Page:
by  Merrill D. Peterson


(Volume One of Two)

ISBN 978-0-945707-30-1     $37.50

543 pages plus illustrations

       "Peterson's work... has its very considerable virtues.  It covers Jefferson's entire life with remarkable thoroughness.  I think, though, that its particular merit lies in the way the author manages to synthesize and render with clarity a number of very complicated episodes in Jefferson's public career.  Among these, for example, is the tangled aggregate of intellectual issues and tactical imperatives that were involved in composing the Declaration of Independence.  Another is the commercial policy upon which Jefferson operated during his mission to France in the 1780s, together with the strain of Anglophobia that underlay it and governed virtually every thought Jefferson had, or would have, on the subjects of trade, banking, and debt.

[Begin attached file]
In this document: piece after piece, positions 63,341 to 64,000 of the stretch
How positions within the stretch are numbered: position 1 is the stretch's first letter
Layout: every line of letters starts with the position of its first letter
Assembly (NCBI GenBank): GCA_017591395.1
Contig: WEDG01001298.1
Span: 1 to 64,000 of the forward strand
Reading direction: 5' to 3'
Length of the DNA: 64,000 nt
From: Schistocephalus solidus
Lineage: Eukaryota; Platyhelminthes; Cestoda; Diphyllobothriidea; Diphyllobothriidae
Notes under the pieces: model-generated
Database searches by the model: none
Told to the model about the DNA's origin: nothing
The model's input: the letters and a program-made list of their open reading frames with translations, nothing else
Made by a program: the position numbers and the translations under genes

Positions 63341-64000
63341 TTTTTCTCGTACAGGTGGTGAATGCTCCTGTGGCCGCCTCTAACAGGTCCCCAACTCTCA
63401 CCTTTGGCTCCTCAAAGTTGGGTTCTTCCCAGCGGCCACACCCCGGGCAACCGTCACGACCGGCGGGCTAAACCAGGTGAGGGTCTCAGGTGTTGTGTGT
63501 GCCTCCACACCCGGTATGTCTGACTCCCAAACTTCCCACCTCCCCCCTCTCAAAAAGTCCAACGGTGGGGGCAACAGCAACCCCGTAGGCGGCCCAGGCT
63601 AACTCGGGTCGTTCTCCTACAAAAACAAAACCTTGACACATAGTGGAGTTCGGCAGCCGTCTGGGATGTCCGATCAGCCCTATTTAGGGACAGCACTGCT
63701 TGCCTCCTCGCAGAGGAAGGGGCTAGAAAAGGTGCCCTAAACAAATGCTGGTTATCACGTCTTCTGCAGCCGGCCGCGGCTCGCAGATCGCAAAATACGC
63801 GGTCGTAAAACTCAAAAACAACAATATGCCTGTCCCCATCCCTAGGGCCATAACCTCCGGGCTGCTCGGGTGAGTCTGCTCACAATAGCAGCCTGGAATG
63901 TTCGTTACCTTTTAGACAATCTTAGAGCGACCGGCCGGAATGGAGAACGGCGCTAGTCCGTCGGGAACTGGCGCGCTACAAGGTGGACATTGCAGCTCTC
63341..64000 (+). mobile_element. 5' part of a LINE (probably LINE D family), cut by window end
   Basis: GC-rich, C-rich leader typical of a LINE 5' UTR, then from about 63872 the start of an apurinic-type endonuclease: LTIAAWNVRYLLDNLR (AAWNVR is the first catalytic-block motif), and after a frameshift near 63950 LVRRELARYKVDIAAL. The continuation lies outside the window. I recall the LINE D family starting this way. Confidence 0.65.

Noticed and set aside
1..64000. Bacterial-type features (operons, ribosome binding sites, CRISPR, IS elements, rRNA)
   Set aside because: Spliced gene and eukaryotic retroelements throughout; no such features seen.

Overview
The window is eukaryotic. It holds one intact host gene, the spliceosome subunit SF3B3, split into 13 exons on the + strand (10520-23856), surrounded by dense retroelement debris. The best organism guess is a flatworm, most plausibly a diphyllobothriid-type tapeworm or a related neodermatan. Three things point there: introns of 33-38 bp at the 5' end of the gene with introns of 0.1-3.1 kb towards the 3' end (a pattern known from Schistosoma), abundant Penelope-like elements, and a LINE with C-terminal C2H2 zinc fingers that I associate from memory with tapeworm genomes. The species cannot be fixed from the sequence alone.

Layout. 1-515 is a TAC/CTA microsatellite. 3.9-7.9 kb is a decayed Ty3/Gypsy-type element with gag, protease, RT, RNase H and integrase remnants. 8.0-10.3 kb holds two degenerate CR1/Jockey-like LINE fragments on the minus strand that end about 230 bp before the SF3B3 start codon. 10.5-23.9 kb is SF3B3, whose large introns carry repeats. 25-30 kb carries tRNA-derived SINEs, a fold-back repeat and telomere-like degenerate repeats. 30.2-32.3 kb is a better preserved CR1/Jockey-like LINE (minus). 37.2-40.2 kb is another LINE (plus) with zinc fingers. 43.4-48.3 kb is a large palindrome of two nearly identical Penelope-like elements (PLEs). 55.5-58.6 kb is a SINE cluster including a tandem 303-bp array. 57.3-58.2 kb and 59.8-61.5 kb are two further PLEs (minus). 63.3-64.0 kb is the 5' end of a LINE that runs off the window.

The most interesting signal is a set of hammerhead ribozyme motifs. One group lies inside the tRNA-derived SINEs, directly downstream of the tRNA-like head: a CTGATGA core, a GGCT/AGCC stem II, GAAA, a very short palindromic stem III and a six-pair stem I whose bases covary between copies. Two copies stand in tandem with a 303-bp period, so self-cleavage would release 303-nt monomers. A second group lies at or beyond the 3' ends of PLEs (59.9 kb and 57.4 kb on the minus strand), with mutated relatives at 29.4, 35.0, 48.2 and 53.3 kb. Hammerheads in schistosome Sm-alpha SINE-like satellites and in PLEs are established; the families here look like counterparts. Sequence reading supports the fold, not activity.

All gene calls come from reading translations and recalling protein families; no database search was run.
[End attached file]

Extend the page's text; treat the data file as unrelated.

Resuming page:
Among the founders of the American nation - - the first of the modern world to combine a colonial revolt with a democratic revolutionary ideology - - the figure of Thomas Jefferson looms largest.  He had the longest and most profound influence upon the process through which Americans came to national consciousness, made good their independence in the stormy Atlantic world, and gave form to their democratic ideals.  Professor Peterson's work, while more than a biography, will take its place as the authoritative life of Jefferson.  It shows the growth of his mind in all its complex multiplicity, relating his private life and thought to his public role, encompassing a crowded national scene, yet always keeping the man himself in the foreground.

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